Stem Cells in Alzheimer’s Disease: Current Standing and Future Challenges

  • Haitham Salem
  • Gabriela D. Colpo
  • Antonio L. Teixeira
Part of the Advances in Experimental Medicine and Biology book series (AEMB, volume 1079)


To date, there is no definitive treatment for Alzheimer’s disease (AD). The realm of stem cells is very promising in regenerative medicine, particularly for neurodegenerative diseases. Various types of stem cells have been used in preclinical/clinical trials for AD aiming the development of an elusive disease modifying therapy. Over the last decade, much knowledge has been gained in this field regarding types of cells, routes and timing of administration, and outcomes of stem cells-based strategies for AD. In this chapter, we will trace the state of art and the challenges facing the use of stem cells in AD.


Alzheimer’s disease Mesenchymal stem cells Neuroinflammation Neuronal stem cells 



Alzheimer’s disease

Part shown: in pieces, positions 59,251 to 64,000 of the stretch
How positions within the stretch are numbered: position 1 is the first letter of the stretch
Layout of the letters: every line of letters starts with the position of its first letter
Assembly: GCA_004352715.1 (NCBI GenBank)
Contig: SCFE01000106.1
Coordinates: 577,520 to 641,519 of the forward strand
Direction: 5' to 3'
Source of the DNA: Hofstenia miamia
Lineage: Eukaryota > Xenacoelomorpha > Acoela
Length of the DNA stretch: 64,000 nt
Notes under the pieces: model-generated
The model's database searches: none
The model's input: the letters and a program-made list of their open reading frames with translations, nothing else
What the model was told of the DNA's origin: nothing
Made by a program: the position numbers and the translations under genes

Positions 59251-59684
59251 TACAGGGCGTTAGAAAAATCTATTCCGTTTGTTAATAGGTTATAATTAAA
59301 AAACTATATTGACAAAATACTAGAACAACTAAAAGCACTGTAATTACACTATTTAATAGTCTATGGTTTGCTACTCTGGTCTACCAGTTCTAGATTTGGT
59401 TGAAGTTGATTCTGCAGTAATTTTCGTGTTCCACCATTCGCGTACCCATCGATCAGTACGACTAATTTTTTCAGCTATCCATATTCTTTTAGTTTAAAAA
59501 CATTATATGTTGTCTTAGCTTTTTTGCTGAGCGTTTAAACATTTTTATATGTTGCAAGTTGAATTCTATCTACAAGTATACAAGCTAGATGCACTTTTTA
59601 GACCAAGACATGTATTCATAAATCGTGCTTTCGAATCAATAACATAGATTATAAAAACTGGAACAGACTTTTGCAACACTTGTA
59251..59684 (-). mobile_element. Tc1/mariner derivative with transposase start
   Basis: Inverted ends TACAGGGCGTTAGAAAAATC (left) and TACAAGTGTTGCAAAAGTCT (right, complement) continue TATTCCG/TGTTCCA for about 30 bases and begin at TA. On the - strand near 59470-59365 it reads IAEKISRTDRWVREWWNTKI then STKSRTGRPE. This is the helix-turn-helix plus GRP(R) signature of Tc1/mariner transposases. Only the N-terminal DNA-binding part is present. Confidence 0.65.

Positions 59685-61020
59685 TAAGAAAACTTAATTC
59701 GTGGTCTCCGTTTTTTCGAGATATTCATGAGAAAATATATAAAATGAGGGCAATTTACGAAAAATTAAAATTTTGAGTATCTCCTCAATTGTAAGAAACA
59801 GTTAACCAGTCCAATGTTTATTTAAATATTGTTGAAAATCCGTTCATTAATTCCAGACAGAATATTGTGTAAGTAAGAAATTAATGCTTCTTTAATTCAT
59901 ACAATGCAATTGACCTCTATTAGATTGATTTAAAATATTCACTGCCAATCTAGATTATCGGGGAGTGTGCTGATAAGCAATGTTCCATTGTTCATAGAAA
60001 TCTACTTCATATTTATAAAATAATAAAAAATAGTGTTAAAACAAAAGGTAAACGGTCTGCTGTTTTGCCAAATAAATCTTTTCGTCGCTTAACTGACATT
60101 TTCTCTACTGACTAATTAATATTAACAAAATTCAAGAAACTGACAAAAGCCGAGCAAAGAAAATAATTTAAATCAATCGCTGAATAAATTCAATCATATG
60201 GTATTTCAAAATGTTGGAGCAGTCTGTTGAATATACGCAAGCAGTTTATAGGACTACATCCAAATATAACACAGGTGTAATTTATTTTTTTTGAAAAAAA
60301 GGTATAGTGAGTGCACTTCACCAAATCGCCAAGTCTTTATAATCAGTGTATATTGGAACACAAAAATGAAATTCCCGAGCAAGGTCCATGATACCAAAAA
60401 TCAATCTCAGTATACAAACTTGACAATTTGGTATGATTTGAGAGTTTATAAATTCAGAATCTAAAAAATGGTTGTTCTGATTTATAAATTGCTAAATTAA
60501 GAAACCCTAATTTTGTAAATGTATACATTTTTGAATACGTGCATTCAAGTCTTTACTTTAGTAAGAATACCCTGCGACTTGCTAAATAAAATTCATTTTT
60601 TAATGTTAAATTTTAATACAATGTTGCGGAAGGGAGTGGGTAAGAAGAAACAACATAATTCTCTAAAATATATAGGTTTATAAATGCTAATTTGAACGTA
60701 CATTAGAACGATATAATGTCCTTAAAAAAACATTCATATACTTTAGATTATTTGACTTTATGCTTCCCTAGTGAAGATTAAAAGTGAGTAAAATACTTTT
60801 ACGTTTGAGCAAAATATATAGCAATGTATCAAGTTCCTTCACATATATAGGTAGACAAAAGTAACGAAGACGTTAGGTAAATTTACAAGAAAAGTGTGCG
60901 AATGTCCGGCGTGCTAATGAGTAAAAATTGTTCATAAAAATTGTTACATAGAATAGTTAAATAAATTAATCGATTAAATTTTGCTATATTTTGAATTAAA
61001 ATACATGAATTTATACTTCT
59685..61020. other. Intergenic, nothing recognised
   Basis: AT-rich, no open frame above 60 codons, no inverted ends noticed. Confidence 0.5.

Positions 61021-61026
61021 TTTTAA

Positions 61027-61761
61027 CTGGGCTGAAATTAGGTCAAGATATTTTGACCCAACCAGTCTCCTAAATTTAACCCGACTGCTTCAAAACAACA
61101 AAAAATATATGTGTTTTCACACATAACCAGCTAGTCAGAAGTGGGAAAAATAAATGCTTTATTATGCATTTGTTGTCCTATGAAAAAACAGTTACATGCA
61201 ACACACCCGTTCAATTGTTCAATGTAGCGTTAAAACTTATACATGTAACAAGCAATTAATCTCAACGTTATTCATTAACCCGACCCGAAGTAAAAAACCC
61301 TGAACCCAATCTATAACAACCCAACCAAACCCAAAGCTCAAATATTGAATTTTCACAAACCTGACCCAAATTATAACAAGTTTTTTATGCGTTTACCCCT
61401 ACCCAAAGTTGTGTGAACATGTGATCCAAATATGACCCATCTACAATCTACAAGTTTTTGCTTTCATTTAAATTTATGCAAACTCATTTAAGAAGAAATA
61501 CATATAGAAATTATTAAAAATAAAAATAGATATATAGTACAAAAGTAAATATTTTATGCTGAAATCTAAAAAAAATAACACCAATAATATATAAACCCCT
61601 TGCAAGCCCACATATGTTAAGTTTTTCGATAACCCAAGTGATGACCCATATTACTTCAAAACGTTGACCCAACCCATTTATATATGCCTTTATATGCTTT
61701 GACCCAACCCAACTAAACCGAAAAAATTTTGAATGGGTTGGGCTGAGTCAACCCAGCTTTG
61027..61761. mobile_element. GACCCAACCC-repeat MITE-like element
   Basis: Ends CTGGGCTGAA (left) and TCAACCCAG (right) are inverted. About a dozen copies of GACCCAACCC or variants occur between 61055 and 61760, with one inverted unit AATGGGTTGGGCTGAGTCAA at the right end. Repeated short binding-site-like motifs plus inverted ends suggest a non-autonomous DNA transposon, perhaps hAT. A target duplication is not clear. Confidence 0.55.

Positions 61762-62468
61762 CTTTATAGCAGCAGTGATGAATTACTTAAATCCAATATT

Adipose tissue derived stem cells

Amyloid-beta plaques


Brain derived neurotropic factor


Epidermal neural crest derived stem cells


Embryonic stem cells


Human umbilical cord blood cells








Interleukin-1 beta




Induced pluripotent stem cells




Magnetic resonance imaging


Mesenchymal stem cells


Nerve growth factor


Near-infrared fluorescence imaging


Neuronal precursor cells


Neuronal stem cells


Single-photon emission computed tomography


Tumor necrosis factor alpha



The Neuropsychiatry Program/Immuno-Psychiatry Lab is funded by a grant from the Department of Psychiatry and Behavioral Sciences, UT Health Houston.


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Copyright information

© Springer International Publishing AG, part of Springer Nature 2018

Authors and Affiliations

  • Haitham Salem
    • 1
  • Gabriela D. Colpo
    • 1
  • Antonio L. Teixeira
    • 1
  1. 1.Neuropsychiatry Program, Department of Psychiatry and Behavioral SciencesUniversity of Texas Health Science Center at HoustonHoustonUSA

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